In our last installment I featured a short "skittles" game I played with Judy in which I was checkmated in 8 moves (Chess as Played in the Real World - No. 2). We played four games that day, and it is only fair to include the last game we played - which she won! If you're a novice player, I'm sure you will relate to a game like the one below - where "defeat is snatched from the jaws of victory." Play through the game - and then see the advice at the bottom:
- I'm pretty sure 6. Bxf7+ is unsound, but I'm playing my opponent and not the board (bad!) and I figure it will be interesting to see what this accomplishes - if anything (bad again!) - I need to take the time to think through all the ramifications.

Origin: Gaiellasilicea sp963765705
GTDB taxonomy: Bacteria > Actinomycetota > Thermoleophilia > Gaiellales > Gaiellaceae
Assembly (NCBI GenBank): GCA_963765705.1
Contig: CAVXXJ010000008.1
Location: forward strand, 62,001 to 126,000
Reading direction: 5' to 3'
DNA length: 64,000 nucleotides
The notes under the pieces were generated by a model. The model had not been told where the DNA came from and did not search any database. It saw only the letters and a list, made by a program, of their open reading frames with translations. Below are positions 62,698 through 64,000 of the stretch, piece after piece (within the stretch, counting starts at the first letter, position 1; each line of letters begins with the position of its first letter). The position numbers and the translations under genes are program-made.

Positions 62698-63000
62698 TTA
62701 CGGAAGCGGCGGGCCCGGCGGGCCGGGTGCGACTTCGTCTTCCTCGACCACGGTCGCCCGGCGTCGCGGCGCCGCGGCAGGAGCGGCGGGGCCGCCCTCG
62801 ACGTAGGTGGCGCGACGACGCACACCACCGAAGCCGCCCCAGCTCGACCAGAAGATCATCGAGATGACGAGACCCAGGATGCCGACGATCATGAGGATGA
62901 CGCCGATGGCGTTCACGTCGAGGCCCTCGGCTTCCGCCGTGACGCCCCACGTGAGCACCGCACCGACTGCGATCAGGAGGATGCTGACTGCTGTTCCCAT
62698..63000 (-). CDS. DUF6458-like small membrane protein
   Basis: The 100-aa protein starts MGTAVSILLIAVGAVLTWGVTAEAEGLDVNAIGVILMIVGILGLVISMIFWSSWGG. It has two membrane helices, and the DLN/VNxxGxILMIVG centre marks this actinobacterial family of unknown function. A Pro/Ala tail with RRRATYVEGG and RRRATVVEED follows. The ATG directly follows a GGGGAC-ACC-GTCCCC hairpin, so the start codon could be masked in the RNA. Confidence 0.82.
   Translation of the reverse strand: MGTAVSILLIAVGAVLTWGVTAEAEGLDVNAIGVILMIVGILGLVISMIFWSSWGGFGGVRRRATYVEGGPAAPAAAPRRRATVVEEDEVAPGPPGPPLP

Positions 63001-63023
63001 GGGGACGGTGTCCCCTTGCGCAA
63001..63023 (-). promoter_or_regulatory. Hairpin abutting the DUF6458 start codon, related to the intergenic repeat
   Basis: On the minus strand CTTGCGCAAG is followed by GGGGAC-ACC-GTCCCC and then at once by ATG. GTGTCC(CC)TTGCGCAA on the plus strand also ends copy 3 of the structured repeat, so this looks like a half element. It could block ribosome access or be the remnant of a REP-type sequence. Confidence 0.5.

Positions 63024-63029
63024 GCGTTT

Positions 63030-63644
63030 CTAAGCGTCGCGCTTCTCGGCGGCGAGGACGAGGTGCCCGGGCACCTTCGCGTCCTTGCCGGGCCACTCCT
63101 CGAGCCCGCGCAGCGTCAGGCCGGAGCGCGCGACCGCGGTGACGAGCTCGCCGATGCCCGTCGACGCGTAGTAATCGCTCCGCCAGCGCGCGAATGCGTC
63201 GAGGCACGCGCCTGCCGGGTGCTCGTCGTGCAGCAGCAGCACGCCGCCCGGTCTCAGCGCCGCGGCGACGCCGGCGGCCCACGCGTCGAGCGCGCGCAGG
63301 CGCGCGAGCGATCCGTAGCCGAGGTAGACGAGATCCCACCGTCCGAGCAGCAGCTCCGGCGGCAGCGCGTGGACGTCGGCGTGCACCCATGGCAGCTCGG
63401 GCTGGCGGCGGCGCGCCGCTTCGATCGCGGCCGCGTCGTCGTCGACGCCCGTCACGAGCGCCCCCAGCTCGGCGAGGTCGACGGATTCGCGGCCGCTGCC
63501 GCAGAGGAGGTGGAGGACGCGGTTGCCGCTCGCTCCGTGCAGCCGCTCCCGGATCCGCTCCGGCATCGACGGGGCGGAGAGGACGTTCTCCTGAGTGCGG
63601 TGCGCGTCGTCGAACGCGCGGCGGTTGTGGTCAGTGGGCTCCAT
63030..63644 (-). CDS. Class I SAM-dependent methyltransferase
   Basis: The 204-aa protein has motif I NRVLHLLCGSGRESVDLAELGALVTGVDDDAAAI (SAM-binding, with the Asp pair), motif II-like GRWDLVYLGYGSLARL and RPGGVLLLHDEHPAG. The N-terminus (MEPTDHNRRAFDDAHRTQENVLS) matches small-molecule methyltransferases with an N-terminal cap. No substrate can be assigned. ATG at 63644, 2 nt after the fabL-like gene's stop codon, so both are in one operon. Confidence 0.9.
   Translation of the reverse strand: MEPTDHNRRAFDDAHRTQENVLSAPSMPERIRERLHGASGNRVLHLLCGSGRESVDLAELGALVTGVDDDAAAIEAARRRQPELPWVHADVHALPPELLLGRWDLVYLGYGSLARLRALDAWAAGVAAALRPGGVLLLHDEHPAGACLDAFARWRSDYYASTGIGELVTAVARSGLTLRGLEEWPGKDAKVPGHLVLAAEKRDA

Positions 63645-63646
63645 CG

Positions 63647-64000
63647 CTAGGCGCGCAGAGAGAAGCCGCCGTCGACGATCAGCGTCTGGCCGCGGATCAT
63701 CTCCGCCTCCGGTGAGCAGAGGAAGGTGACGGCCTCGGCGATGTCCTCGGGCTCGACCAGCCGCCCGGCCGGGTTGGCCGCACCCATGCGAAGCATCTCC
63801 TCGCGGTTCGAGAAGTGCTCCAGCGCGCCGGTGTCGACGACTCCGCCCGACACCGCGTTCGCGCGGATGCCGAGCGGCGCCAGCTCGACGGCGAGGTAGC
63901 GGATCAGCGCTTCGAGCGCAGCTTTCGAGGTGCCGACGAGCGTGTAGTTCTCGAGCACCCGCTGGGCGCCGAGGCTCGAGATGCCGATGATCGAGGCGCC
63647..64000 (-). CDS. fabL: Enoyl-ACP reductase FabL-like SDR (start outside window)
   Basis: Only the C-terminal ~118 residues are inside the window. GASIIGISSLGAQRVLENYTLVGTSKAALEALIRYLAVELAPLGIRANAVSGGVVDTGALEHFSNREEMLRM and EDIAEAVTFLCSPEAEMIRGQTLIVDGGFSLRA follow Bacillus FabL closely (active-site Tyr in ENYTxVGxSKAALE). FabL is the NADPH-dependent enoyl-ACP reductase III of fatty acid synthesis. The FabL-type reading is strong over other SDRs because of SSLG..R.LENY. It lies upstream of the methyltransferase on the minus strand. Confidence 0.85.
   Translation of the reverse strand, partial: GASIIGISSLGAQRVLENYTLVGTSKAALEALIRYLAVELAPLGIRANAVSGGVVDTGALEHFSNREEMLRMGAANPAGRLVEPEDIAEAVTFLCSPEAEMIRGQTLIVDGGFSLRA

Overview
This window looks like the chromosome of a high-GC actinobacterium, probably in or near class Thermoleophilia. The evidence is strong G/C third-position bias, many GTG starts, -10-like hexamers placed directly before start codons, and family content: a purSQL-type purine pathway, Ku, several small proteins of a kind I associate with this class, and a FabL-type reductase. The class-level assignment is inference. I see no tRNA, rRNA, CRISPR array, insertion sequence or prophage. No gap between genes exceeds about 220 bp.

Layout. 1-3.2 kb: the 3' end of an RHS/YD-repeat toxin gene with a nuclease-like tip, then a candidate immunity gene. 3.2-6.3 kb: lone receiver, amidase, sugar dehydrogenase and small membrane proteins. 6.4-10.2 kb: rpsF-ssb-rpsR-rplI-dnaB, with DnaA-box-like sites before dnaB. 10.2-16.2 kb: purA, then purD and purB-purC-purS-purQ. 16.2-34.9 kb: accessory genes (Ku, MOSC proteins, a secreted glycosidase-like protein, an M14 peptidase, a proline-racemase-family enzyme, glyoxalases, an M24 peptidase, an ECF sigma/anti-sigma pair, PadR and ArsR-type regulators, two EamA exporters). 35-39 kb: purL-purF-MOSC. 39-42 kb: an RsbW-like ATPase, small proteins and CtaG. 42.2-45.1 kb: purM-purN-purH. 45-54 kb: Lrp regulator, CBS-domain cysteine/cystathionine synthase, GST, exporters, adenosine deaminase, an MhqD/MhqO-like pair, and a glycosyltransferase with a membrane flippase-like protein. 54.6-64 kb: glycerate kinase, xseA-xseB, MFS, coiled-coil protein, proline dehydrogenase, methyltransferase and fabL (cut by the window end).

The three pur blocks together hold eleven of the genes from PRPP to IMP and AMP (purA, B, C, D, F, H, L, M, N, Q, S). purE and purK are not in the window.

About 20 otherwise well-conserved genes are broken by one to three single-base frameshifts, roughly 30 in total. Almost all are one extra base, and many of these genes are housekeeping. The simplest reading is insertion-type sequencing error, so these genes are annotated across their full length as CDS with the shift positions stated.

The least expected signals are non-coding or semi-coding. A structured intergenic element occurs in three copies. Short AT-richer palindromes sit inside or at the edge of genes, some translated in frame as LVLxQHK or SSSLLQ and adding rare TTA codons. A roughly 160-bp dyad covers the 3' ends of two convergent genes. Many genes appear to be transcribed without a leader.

- 15. Re6. Wanting to pressure the defending rook (or exchange it away), I foolishly miss the fact that the c8 Bishop is attacking the e6 square too! Argh!
- 17. Bf5. Not even looking at the danger the rook poses. Well, I deserve what I got.
There are several lesson to be learned from this game - each of which Dan Heisman addresses in his remarkable book “Everyone’s 2nd Chess Book”:
- Think and take your time! Dan Heisman calls this "Guideline Zero" because "all other guidelines are useless if you don't follow this one!" So true.
- "Think with your head, not with your hands."
- Before each move make sure ALL your pieces are safe (including the king!) Duh!
Note: Dan Heisman is the host of the ICC’s radio show “Ask the Renaissance Man”, writes the “Novice Nook” column at ChessCafe.com, and is a Full-Time chess Instructor, and is the author of 8 chess books. If you are a novice player, visit some of the links above. You really should take advantage of Dan Heisman's expert advice aimed directly at the chess novice.
Look for the next installment of the series Chess as Played in the Real World each Tuesday.